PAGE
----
He settled for sticking his finger into the jar of peanut butter and licking it off. A couple of times. From downstairs came the high-pitched screams of a soprano, part of the weekly dose of opera from the woman who lived below them. In the dining area he rose up on his toes and arched his hands over his head, performing half a dozen toe-steps across the rug until he stepped on a stray piece of cat food and yelped. Grendel, surprised from her nap, looked at him from beneath the dining table. He picked the piece of cereal from the crease on the ball of his foot and threw it at her. It hit her on the side. She sniffed at it and settled down to go back to sleep.
He tried the ballet routine again, this time adding a few leaps and pirouettes across the room, dipping gracefully to a swell in the music. Then he went to the hall to watch himself in the full-length mirror. He did the routine again, tempered down a bit this time so he could keep himself in view. Then he stood in profile to see how he was holding up. His ten extra pounds were quite visible around his middle, but disappeared if he stood up straight and sucked in. The front view didn’t seem so bad though. He pumped his hips a couple of times to watch his penis and testicles bounce up and down. As he turned away he noted, as a girl he once dated had pointed out, his ass was square.
There was a noise from the rear of the apartment. The woman who lived across the back stairs had her kitchen door open as she talked to someone. He hurried to the back door and put his ear against it. She was a relatively new tenant, a mystery woman, he had only seen her once in several months and that was from the front window—a stylish woman in her forties, picture hat and sunglasses on a foggy day, followed up the front steps by a driver of a private car who carried her luggage. In the entryway downstairs he had noticed packages addressed to her, forwarded from Santa Monica.
“Well, if you want it, you should get it,” she said. Her voice sounded thick and boozy.
A male voice from inside the apartment said something in reply.
“Oh shit on it,” she said. “Oops, it’s the weekend. Sorry neighbors.”
He wanted to call back, “That’s okay.”
Her mules clattered halfway down the back steps and she dropped a bag of bottles into the garbage chute. Most of them broke when they fell into the empty can. She giggled and tried to walk a little quieter back up the steps.
“You’d think we had a party last night, wouldn’t you?” she said before closing the door.
He stayed where he was a few moments as he ran it over again in his mind. She walked back up the stairs and just as she reached the landing he opened the door and stood naked before her. What would she have done? What would he have done? Nothing. He went back to the kitchen, walking lightly so the floor wouldn’t creak.
The paper was on the table in the dining area. He reached across in front of the window for the Entertainment section, then thought what the hell and sat down in full view. The only one who could see him at the back of the building was Mrs. Tree on the third floor, and he figured she was too old to care. The living room shutters were open, directly across from him. If the girl across the street watched him as much as he watched her, she would get an eyeful. Though he was probably too far away, and the light wasn’t strong enough. He considered going over and sitting on the chest in the bay windows, but decided that would be too blatant.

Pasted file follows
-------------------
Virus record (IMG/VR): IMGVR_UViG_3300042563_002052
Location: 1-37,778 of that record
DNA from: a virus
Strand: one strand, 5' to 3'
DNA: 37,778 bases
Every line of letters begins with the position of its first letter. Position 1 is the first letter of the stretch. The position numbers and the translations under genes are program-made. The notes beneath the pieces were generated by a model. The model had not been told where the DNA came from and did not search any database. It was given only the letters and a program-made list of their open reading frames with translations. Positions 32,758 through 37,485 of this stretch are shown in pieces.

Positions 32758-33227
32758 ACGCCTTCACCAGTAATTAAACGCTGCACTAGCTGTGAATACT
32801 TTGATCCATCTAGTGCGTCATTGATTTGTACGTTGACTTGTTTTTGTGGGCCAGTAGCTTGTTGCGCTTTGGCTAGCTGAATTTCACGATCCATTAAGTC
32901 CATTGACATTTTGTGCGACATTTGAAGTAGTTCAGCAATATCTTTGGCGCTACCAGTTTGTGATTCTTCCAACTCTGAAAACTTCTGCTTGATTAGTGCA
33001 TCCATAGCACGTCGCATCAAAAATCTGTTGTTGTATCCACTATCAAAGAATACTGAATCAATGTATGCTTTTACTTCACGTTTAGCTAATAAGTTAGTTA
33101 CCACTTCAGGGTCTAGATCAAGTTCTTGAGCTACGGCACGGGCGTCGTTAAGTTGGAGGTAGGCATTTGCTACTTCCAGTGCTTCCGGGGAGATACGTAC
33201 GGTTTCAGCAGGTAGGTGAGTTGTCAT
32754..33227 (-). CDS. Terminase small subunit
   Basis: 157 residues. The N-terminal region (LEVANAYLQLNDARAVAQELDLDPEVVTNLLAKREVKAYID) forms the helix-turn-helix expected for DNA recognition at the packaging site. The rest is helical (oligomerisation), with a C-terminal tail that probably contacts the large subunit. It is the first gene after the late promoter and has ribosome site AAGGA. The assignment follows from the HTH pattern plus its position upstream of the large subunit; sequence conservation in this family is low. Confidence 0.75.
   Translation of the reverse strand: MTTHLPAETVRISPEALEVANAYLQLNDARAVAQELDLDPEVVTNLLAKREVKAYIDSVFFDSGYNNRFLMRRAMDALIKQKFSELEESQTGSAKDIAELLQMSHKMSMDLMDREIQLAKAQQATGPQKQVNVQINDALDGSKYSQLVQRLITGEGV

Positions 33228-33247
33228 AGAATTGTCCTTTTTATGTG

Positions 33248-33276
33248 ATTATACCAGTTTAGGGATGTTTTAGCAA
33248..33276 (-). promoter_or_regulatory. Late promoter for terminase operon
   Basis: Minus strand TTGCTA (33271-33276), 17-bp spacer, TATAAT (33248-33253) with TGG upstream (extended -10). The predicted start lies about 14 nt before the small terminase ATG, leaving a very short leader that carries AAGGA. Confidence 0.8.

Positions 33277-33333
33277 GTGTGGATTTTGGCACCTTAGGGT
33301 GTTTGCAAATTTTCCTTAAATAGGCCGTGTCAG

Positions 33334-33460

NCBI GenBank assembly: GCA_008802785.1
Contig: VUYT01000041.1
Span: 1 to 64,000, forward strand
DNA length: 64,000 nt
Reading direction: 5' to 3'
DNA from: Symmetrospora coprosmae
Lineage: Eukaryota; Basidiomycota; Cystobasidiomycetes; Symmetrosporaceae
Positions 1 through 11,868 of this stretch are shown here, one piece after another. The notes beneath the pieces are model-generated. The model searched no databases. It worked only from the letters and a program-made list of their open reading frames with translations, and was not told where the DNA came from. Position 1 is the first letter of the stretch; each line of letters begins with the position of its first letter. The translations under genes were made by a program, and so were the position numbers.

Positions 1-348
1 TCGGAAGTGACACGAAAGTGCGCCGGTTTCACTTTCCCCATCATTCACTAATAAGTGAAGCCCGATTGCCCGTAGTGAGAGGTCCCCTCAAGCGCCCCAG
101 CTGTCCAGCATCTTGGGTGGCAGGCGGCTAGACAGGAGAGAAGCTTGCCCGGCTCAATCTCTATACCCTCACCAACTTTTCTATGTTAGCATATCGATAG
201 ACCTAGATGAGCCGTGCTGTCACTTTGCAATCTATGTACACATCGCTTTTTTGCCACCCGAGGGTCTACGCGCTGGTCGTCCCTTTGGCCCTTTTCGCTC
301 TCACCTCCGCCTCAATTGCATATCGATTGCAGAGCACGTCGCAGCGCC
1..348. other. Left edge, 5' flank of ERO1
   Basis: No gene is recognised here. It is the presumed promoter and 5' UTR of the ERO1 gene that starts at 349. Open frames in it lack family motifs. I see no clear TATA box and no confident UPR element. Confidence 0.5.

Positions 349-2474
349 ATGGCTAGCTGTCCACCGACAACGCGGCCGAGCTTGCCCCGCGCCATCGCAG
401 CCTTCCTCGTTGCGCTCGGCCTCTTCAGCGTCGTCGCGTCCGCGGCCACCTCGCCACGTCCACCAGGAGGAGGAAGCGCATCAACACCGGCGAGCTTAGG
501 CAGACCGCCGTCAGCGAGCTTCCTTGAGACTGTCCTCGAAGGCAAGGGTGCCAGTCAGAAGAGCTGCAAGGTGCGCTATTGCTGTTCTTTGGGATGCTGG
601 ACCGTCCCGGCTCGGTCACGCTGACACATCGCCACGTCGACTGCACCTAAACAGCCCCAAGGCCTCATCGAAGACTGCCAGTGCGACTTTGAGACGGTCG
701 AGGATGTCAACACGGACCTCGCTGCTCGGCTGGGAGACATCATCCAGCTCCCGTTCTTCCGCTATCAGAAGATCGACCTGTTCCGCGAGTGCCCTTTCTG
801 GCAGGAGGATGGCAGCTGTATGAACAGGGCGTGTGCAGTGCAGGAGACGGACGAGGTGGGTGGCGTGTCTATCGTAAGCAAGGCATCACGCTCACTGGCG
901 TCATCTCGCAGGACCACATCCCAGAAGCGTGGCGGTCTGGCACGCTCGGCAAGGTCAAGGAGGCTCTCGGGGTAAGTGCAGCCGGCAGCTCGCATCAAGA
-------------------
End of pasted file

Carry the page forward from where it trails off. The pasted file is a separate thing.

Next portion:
His ass stuck to the seat of the wood chair and he had to shift his weight. In the paper there was a review of a novel about an abortion; a feature article on the Rhododendron Dell at Golden GatePark; photographs taken in Muir Woods, and an aerial view of the Bay. It was his third time through the section and he still wasn’t interested in it. He crossed his legs and sorted out the skin of his testicles. He adjusted the shutters on the window behind him. The draft from the partly opened window tickled his mid-section.
Grendel appeared from underneath the table and sniffed at his toes. She took several licks at one of them then went to have a drink. He got up, out of view of any of the windows, watching himself approach in the hall mirror. In the bathroom the shower massage was still going on. She would be standing there in a trance, rolling her head slowly from side-to-side as the water beat against her neck. It could be hours before he had the chance to get in there.
He paced through the bedroom, listened again at the back door, and returned down the hall. A car horn sounded on Union Street. He hurried to the doorway of the living room, wondering if he dared go to the windows just as he was. He didn’t. He got down on all fours and scurried across the floor until he was underneath the windows, then reached up and closed the shutters before raising up on his knees. Grendel sat in the doorway to the kitchen, giving him a strange look.